BEIJING – U.S. Assistant Secretary of State James Kelly began talks with North Korea on Wednesday aimed at resolving a standoff over Pyongyang’s suspected nuclear weapons program, but few expect a breakthrough.
With North Korean negotiator Li Gun considered too junior to cut a deal, diplomats said the first formal face-off between Washington and Pyongyang since the crisis began last October was likely to yield only plans for more talks.
Kelly and Li huddled behind closed doors at the Diaoyutai State Guest House, the walled garden compound where China, trying to play an honest broker role in the talks, receives visiting dignitaries. There was no comment from officials involved.
North Korea wants a security guarantee from the United States, as well as aid and diplomatic recognition, and says it needs a powerful deterrent to stave off the threat of attack.
Washington says Pyongyang, which President Bush has bracketed as part of an “axis of evil” along with Iran and pre-war Iraq, must scrap the nuclear program before it will offer a guarantee.
This wide gulf is unlikely to be bridged this week and the Beijing meetings marked the start of what is likely to be a lengthy process to defuse the crisis.
Both sides staked out tough positions ahead of the talks, with Secretary of State Colin Powell saying the United States would not be intimidated by a nuclear armed North Korea and could “do whatever might be required” in face of such a threat.
North Korea’s air force began long-distance flight training in moves apparently aimed to counter U.S. fighter jet tactics used in the war in Iraq, South Korea’s Defense Ministry said.
Failure to resolve the dispute could present Washington with the unpalatable choice of accepting a nuclear-armed North Korea # which could trigger a nuclear arms race in Northeast Asia # or resorting to a strike against its facilities, analysts said.
LAY OUT POSITIONS
The commander of U.S. military forces in Japan said on Wednesday any North Korean nuclear weapon “represents a grave security threat” and the talks in Beijing could be a “major step toward easing tension on the Korean peninsula.”
China, widely seen as a little more than a facilitator, held a working breakfast with the U.S. delegation ahead of the talks.
“The purpose of these talks is to get started, for us to be able to lay out the means for a verifiable and irreversible end to North Korea’s nuclear program,” State Department spokesman Richard Boucher said in Washington. “I’m sure the North Koreans will lay out their positions as well,” he said.
The Korean peninsula remains the Cold War’s last flashpoint and reclusive North Korea, which talks regularly about war being imminent, fears it could be the next target after the quick U.S. military campaign in Iraq.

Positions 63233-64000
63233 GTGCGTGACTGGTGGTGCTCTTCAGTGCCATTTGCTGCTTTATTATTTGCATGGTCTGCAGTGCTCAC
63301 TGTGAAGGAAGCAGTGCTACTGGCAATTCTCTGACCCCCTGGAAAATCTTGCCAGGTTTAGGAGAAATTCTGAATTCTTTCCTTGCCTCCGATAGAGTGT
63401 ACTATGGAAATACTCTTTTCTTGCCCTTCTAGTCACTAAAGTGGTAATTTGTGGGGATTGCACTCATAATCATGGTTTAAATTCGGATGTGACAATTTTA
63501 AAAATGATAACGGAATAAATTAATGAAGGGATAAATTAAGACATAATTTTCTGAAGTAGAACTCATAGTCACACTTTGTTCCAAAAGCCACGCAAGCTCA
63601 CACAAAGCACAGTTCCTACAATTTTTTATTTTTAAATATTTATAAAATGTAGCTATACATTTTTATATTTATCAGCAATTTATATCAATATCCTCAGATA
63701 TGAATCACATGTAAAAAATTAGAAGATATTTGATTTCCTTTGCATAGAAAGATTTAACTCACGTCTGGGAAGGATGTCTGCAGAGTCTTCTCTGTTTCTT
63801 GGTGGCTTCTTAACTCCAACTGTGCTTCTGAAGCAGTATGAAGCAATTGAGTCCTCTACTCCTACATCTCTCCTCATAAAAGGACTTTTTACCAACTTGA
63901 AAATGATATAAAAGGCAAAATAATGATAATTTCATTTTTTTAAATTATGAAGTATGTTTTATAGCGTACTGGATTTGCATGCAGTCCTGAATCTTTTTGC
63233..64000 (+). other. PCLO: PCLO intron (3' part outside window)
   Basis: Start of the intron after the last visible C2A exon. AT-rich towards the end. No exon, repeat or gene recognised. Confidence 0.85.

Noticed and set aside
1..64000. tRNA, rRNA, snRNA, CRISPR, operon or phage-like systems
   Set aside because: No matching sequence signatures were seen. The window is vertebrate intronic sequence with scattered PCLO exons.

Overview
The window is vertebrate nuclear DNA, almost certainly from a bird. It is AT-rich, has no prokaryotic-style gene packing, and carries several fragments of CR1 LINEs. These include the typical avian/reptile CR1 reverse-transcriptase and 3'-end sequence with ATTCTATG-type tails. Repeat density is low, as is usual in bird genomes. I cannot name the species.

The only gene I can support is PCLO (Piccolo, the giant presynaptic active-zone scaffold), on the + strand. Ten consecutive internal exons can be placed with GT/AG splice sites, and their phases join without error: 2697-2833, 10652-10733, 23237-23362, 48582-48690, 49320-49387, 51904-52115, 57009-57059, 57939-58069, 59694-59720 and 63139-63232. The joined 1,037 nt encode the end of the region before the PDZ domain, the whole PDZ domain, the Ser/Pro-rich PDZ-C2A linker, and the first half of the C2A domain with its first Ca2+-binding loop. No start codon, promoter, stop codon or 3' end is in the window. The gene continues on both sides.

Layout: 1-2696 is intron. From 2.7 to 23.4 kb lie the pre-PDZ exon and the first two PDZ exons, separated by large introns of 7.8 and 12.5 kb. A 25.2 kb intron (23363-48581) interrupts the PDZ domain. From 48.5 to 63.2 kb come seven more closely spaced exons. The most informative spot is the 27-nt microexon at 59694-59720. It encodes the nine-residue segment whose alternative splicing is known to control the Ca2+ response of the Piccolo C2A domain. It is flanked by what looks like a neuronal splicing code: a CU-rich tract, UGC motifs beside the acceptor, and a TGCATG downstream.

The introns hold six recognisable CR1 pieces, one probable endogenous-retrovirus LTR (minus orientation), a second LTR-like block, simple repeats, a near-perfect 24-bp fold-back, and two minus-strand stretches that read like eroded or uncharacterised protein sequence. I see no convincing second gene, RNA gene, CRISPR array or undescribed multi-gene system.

Bush told magazine reporters on Tuesday he has no current plans for another war.
Washington wants the North Koreans to close down their nuclear program to end a crisis festering since October.
NORTH KOREAN GENERAL
The presence in Beijing of Jo Myong-rok, the military number two to North Korean leader Kim Jong-il, indicated Pyongyang was keen to secure a U.S. pledge not to attack, as well as finding out where China stood, Chinese analysts said.
Jo, due to leave on Wednesday after a three-day trip, met top general Guo Boxiong, Defense Minister Cao Gangchuan and, on the eve of negotiations, President Hu Jintao.
“General Jo’s visit to Beijing is a very important signal,” said Peking University professor Zhu Feng. “Pyongyang is furiously committing itself to getting a security guarantee.”
Based on information provided by U.S. officials in Beijing, a senior Japanese source in Tokyo said the North Korean delegates were “very nervous.”
“I believe China has been putting significant pressure on North Korea,” the source said.
But a breakthrough offer from North Korea seemed unlikely. Li would be limited to discussing procedural matters, a Western diplomat said. “He will have very, very little negotiating room.”
Any real decisions would lie with Kim Jong-il.
“If North Korea sent the Foreign Minister it wouldn’t make any difference. Any decision would have to go back to Pyongyang,” said Ralph Cossa, director of the Pacific Forum CSIS, a Hawaii-based think-tank. “Kelly has more latitude, but he also has boundaries,” Cossa said.
The nuclear standoff began in October, when Washington said the North admitted to an active covert program to make highly enriched uranium for nuclear arms beside a plutonium program frozen under a 1994 pact with the United States.
This time, the U.S. goal is to eliminate, rather than merely freeze, those programs # a tall order, experts say. (Additional reporting by Paul Eckert in Seoul, Arshad Mohammad in Washington, Jane Macartney in Singapore and Jonathan Ansfield and John Ruwitch in Beijing)